On Tuesday, Democrats picked up a state Senate seat in Wisconsin in a special election. So what? This district was heavily Republican — Trump won the district in 2016 by 17 points, and the former Republican representative, who just vacated her seat to become Governor Scott Walker’s agriculture secretary, won the seat in 2016 by 26%.
On Tuesday, the Democrat, Patty Scachtner, won the district by a whopping nine points. As Huffington Post reports, “with the win in Wisconsin, there are 34 districts that have flipped from red to blue since Trump’s inauguration.” Governor Walker signaled his concern:
Daniel Nichanian, a postdoctoral student at University of Chicago, tweeted out additional results from last night:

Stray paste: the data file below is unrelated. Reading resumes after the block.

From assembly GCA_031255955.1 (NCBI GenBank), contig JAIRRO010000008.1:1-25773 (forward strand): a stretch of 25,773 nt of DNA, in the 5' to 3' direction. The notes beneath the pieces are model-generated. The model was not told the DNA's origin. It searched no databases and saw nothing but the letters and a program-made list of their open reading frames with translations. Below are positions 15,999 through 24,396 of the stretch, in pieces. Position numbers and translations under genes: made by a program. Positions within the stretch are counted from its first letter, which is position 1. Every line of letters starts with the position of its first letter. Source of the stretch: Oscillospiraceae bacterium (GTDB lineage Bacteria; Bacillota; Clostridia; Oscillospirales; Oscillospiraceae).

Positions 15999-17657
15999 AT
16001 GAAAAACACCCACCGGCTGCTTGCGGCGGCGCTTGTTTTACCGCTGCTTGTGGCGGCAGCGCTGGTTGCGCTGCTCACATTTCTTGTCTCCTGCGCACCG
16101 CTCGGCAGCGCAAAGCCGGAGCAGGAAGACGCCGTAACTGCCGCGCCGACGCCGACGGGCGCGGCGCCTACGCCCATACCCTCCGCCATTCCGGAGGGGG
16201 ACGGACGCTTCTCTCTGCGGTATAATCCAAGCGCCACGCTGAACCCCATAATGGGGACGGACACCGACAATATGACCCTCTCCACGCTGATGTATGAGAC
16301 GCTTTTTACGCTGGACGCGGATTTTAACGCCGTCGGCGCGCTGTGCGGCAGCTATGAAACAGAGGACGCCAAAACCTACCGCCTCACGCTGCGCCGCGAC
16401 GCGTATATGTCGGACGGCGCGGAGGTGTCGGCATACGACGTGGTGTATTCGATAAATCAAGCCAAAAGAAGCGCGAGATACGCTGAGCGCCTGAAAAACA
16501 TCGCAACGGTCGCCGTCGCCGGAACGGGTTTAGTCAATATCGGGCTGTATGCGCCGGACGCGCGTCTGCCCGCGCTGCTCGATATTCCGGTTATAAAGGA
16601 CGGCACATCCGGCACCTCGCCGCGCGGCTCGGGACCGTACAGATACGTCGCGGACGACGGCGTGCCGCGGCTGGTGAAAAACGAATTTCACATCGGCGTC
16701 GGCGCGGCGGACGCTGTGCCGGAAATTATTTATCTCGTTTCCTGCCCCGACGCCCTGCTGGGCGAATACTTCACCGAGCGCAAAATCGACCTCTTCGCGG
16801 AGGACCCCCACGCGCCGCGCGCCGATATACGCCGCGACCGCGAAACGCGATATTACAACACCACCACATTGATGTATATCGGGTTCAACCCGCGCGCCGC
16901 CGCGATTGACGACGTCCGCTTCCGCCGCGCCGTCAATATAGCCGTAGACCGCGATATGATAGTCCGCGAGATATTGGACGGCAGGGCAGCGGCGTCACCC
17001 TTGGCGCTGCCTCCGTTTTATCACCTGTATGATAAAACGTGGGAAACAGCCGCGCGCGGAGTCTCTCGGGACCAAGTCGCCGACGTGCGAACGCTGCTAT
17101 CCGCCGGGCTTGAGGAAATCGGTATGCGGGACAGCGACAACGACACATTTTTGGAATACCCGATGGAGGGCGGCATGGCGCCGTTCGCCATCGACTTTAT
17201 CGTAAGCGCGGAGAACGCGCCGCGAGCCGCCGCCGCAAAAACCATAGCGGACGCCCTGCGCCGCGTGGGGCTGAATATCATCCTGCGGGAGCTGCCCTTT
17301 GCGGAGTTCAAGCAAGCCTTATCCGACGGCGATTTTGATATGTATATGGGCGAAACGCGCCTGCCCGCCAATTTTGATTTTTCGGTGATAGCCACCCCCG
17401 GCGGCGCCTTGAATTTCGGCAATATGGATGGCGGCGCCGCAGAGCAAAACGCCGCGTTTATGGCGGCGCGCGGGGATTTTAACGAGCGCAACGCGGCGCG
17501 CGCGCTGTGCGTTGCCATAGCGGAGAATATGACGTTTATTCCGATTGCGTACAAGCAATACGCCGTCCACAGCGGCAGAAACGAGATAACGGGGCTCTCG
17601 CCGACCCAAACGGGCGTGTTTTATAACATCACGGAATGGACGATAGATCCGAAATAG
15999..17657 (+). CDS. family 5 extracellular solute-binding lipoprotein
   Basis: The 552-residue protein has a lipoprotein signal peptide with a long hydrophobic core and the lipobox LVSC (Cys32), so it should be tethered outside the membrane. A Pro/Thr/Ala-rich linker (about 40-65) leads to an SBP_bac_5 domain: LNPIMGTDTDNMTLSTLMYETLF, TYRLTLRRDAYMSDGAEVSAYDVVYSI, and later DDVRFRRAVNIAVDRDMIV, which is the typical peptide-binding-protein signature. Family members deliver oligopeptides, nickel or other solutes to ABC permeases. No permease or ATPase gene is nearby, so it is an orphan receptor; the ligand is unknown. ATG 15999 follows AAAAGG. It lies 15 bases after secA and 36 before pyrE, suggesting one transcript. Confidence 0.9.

Harry Enten of FiveThirtyEight also suggested that Republicans are in trouble:
And Sean Trende of RealClearPolitics called this a “five alarm fire.”
Republicans are staring down the barrel of an electoral gun in 2018. The average midterm election loss for the party of the president is 25 House seats. Republicans cannot lose 24 seats, or they lose the majority. Right now, over 30 Republicans have announced they’re leaving their seats, either to retire or run for a different office. That’s a solid number of open seats — and that number is likely to grow.
Some of this is undoubtedly due to President Trump’s unpopularity — as Gallup reports:
Since 1946, when presidents are above 50% approval, their party loses an average of 14 seats in the U.S. House in the midterm elections, compared with an average loss of 36 seats when presidents are below that mark.
Trump is currently riding in the high 30s, according to the RealClearPolitics poll average. That bodes ill. And he’s galvanized Democrats to show up at the polls. All of which is why Republicans are more than a bit discomfited by Trump’s penchant for stepping on political landmines, even if it thrills his base.